Not only is the album notable for its shift in music, it’s also their most personal. For many of the songs, Hetfield and Ulrich turned inward for inspiration. There’s the aforementioned “Nothing Else Matters” about missing a loved one, but there’s also the brutal track “The God That Failed.” The song is already intense and heavy with Hetfield’s vocal delivery and the music, but the song gets even darker when its story is revealed. The song is about Hetfield’s mother dying of cancer and not seeking medical relief due to her Christian Science beliefs. Suddenly, his anger and spitfire venom makes sense. He’s criticizing a religious system and how it wasn’t there for her in the end though she devoted her life to it. This gives the aggressive track a deeper meaning, yet is still depressing giving listeners insight to what the frontman was going through at the time. It’s a powerful track both musically and lyrically.

Even though this album shows Metallica heading in a different musical direction, there are still some elements of thrash metal here. “Through the Never” starts with guitars that race out of the gate and dares listeners to keep up with them. Everything about the song is heart pumping and in your face, which is often when Metallica are at their best. “The Struggle Within” follows a similar route with speeding guitars and lots of energy. It ends the album on a fiery note as if to say the band hasn’t forgotten where they came from.

There’s no question Metallica changed with this album and some would say for the worse looking at their output after this release. Yet, it’s still an amazing record that showed Metallica could do more than just play fast and loud. They may have moved away from their thrash roots, but they expanded both as songwriters and musicians. And they did a damn good job of it. Every song on the record feels like it has a purpose. Even if its a ballad, it still has the intensity and fire that made them so viscous. They were still angry, but they were also vulnerable and wounded something we rarely saw before. They grew as musicians, took risks, and made an album they were happy with. Looking back at it, the changes they made no longer seem drastic. Many metal bands vary their sound and it seems Metallica paved the way for that. No matter your feelings about the album, it’s still one of the best in metal history.

13 Musician Cameos on Cartoon Shows

Musicians have a way of popping up in the most unexpected places. Whether it’s on your favorite TV show, a video game, or even your grocery store. They even invade the world of cartoons. While some artists had their own cartoons, others felt a brief appearance was good enough for them. And as you would expect most of them turned to The Simpsons for their cameos. But others have graced different cartoons both kid and adult oriented. These aren’t necessarily the best or worst cartoon cameos from musicians. Rather these are just 13 interesting or unexpected cartoons celebrities have guest starred in.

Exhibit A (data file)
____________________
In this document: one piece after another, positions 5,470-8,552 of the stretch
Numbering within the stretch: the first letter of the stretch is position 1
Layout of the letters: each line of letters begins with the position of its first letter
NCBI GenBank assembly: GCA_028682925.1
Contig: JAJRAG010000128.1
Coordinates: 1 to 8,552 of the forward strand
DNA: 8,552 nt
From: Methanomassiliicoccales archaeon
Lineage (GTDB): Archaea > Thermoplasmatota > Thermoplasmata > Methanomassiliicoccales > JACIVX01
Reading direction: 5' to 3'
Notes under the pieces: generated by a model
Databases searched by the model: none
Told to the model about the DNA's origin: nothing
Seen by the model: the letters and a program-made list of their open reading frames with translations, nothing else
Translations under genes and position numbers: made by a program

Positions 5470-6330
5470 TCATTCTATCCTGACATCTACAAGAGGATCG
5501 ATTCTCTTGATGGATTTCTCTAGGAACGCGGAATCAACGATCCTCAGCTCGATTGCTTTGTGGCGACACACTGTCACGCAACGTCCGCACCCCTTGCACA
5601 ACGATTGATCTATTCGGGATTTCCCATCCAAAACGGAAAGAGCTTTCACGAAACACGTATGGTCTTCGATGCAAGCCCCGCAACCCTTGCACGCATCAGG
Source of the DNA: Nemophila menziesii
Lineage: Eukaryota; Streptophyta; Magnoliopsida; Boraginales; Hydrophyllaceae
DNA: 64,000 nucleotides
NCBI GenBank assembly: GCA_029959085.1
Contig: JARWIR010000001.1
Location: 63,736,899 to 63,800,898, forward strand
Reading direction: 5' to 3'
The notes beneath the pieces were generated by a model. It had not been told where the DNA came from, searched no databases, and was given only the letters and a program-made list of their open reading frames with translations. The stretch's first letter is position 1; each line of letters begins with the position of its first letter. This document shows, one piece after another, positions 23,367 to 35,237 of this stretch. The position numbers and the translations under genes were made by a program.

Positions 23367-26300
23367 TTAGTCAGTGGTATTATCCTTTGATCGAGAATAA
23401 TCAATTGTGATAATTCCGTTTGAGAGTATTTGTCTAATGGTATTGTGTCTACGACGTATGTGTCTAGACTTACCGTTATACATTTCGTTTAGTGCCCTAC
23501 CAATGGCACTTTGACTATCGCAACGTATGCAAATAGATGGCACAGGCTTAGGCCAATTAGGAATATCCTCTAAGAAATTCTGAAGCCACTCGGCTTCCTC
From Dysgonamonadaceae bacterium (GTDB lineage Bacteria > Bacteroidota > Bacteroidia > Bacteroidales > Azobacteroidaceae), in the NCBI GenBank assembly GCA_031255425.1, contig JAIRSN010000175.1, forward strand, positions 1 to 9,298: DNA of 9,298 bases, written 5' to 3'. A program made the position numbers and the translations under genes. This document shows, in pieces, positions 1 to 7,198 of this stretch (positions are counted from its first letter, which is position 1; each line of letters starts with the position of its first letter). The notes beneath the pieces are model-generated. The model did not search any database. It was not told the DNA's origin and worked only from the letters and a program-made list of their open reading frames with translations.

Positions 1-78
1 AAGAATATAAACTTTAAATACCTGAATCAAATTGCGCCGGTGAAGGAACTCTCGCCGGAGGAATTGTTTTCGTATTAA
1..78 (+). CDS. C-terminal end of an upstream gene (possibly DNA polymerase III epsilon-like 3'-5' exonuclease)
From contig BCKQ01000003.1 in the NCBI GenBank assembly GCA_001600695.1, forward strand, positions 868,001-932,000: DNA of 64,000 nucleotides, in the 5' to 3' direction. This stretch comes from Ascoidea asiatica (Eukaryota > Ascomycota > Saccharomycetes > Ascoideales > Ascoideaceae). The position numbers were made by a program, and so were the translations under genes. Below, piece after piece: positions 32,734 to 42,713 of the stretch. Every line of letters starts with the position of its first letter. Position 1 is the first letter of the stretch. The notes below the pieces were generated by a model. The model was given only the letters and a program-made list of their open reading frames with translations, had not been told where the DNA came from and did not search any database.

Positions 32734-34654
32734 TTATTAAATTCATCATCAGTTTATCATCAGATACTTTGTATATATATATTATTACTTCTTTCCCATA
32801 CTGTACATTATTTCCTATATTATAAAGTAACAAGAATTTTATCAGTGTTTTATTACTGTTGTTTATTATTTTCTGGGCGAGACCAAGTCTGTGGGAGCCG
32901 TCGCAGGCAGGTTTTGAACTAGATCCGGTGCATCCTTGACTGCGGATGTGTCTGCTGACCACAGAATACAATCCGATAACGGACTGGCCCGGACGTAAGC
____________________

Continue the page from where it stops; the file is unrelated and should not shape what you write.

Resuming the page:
13. B2K on Static Shock

Does anyone remember this show? For the fourth episode of the last season, Virgil Hawkins AKA Static Shock, takes his love interest Daisy to the B2K concert. The boys don’t have too much time on stage since rival Eddie uses his powers to kidnap Daisy. The clip is pretty lame. Ten seconds of their song “Pretty Young Thing” plays and it seems none of the animators actually knew what the band looked like since the cartoons don’t resemble them in the slightest. It also has some of the laziest animation for a newer show. Them appearing in the show is pointless and is hardly memorable.

12. Jay-Z on Secret Millionaires Club

Again, has anyone heard of this show? Premiering on the Hub Network and available as a webseries, the Secret Millionaires Club follows Warren Buffet as a secret mentor to a group of kids interested in business. As with any cheesy kids cartoon they learn several life lessons along the way. On the episode “Be Cool to your School” the kids get to meet Jay-Z, who clearly did his lines in one take. His appearance is brief and his delivery is flat out lazy. Sentences run together and he can barely muster any enthusiasm even as he’s congratulating the kids for helping their school. His cameo is just about as lame as the show is.

11. James Hetfield on American Dad

metallica-james-hetfield-american-dad

This was one appearance that many didn’t know about until it happened. On the episode “The Life Aquatic with Steve Smith,” Hetfield makes an appearance as a water polo coach named James Hetfield. The joke of his appearance is even though he looks and sounds like the metal star, he claims he’s not THAT Hetfield from Metallica. He makes several references to the band and clips of their songs play throughout the episode. There’s not much to it, but him constantly denying being in Metallica is pretty funny and it’s cool that Hetfield has a sense of humor to do something like this.

10. Sonny and Cher on The New Scooby-Doo Movies